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Was equal to the extensive. Was unreasonable and inconsistent with the solicitation's evaluation scheme. Finding that the past performance evaluation of Hammer was unreasonable. Beneco protests that the agency's reevaluation and new source selection decision are unreasonable. Offerors that are newly formed entities without prior contracts should list contracts and subcontracts as required above for all key personnel. b. The Government will issue a past performance survey to those individuals and organizations you have specified. General performance information will be obtained from the references. 2. Each offeror will be evaluated on his/her performance under existing and prior contracts for similar construction work.

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Matter of: Beneco Enterprises, Inc. File: B-283512.3 Date: July 10, 2000




Beneco Enterprises, Inc. protests the award of a contract to Hammer LGC, Inc. under request for proposals (RFP) No. DABT01-99-R-0002, issued by the Department of the Army for construction services at Fort Rucker, Alabama. We previously sustained Beneco's protest of an award to Hammer under this RFP in Beneco Enters., Inc., B-283512, Dec. 3, 1999, 2000 CPD Para. __, finding that the past performance evaluation of Hammer was unreasonable, and recommending that the agency reevaluate proposals under the past performance factor and make a new source selection decision. Beneco protests that the agency's reevaluation and new source selection decision are unreasonable.

We sustain the protest.

The RFP, issued March 10, 1999, contemplated the award of a fixed-price, indefinite-delivery/indefinite-quantity job order contract (JOC) for the construction services for 1 year with 4 option years. RFP at B-3 to B-6 and amend. 0002, at C-1. The RFP stated that award would be based on the best overall value to the government based on the technical, past performance and price evaluation factors, with technical being "somewhat more important" than past performance, past performance being "slightly more important" than price, and technical and past performance combined being "significantly more important than price." /1/ RFP amend. 0002, at M-2.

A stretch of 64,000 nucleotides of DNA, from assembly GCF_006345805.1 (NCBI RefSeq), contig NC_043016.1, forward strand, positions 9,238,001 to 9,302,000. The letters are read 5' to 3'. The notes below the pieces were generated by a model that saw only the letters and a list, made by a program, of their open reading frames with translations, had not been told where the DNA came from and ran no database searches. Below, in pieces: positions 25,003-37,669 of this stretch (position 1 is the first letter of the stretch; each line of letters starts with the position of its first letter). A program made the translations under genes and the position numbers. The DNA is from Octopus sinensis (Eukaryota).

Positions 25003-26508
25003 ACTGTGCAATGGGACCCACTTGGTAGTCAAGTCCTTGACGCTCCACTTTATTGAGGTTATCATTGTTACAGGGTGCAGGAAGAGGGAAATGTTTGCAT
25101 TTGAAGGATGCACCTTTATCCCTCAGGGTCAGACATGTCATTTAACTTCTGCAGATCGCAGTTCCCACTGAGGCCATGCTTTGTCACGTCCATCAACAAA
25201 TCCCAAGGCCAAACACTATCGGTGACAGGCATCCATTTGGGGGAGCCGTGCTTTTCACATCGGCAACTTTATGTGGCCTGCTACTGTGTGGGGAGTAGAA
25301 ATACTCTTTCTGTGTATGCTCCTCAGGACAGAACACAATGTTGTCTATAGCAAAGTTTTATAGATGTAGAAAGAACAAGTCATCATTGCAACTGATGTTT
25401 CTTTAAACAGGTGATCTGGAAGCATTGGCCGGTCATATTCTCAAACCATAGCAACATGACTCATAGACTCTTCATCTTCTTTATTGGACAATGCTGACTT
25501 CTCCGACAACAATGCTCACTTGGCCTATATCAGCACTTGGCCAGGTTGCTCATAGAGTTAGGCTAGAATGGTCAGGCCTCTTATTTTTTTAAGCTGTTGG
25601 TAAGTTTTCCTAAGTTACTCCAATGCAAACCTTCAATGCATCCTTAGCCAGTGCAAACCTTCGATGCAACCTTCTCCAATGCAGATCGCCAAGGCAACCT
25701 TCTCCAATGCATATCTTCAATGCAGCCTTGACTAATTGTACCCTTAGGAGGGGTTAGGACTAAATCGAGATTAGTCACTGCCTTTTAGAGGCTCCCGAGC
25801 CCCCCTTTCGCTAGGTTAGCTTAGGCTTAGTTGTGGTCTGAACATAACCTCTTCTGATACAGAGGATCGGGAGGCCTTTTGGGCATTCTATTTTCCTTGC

Under past performance, the RFP stated five subfactors -- quality of service, timeliness of performance, cost control, business relations, and customer satisfaction -- and provided that past performance information would be used to conduct a performance risk assessment as it relates to the probability of successfully performing the contract. RFP amend. 0002, at M-4. RFP Sec. L.8 provided instructions on the format and content of proposals, and stated the following:


1. Offerors shall submit the following information as part of their proposal:

a. A list of all contracts and subcontracts awarded during the past three years. Contracts listed may include those entered into with the Federal Government, agencies of the state and local governments and commercial customers. Offerors that are newly formed entities without prior contracts should list contracts and subcontracts as required above for all key personnel.

b. To comply with [the above paragraph], offeror shall use the record format located at [RFP] Attachment E.

1. Based upon the information provided in each past performance record [RFP attach. E], the Government will issue a past performance survey to those individuals and organizations you have specified. The survey shall be used to evaluate your firm's past performance. The offeror may provide information on problems encountered on the contracts and subcontracts identified in paragraph b.(1) above and corrective actions taken to resolve those problems. Offerors should not provide general information to their performance on the identified contracts. General performance information will be obtained from the references.